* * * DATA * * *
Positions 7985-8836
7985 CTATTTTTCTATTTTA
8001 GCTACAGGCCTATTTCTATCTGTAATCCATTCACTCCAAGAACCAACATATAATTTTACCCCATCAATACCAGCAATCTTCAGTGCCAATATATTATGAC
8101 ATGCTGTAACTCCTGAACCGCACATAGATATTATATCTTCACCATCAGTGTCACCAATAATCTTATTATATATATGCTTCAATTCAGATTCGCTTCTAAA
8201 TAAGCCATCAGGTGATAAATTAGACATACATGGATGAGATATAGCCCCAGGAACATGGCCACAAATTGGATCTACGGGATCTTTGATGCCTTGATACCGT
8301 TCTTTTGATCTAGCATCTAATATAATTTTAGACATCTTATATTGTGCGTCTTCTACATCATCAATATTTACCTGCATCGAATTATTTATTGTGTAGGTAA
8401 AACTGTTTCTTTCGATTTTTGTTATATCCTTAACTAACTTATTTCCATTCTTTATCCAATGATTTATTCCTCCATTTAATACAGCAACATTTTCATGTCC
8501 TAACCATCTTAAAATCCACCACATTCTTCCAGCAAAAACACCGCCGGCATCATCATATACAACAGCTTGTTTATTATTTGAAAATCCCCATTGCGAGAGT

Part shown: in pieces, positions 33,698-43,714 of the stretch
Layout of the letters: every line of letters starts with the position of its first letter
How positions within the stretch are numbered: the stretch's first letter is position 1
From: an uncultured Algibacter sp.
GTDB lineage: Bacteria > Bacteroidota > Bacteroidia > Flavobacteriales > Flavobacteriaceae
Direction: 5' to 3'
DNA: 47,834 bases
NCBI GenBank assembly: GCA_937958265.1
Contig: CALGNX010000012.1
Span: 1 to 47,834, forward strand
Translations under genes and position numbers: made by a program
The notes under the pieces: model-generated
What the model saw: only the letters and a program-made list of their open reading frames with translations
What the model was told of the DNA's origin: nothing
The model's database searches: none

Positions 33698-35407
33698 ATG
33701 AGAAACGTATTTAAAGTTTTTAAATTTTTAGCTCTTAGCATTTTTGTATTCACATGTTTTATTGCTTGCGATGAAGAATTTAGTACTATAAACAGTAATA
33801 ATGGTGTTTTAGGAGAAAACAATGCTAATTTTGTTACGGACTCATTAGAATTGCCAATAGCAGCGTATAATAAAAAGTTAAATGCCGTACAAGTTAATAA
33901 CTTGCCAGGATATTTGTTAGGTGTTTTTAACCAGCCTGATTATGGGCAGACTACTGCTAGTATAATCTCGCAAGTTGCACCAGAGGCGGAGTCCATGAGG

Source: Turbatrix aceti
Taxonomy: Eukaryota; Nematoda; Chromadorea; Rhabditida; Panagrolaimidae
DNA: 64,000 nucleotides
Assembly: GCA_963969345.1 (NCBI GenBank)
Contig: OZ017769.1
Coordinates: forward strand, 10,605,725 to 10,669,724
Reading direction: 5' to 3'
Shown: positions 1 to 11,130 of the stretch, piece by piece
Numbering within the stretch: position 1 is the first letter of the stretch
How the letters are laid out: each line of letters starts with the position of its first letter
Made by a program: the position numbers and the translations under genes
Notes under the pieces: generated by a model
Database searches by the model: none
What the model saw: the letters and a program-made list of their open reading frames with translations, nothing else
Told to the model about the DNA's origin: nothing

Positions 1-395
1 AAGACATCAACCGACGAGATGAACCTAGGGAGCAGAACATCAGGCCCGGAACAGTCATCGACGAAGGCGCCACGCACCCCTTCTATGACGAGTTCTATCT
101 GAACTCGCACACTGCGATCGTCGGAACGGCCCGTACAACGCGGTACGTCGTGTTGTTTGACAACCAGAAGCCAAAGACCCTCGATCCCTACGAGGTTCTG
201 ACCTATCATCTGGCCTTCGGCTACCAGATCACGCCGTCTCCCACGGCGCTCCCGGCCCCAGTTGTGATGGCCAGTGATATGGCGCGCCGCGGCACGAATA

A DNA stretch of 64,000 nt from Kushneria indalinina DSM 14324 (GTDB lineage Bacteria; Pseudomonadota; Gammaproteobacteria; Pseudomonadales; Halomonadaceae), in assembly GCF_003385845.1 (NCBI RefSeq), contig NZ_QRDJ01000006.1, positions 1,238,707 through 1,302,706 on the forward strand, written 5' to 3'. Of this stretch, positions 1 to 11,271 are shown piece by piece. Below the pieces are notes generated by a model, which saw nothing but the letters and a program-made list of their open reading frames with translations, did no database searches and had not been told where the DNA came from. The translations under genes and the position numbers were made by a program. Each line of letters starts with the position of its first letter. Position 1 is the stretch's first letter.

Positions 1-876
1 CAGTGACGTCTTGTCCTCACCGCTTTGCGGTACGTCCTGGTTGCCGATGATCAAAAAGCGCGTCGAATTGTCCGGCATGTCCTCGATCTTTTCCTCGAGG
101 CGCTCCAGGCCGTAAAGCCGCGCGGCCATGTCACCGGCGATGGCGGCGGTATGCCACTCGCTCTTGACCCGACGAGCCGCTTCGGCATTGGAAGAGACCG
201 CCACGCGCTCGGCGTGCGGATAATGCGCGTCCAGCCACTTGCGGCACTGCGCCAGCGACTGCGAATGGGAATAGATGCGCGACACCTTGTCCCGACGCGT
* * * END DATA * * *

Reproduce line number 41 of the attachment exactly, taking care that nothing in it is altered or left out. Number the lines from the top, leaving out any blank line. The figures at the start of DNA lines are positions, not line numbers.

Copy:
Database searches by the model: none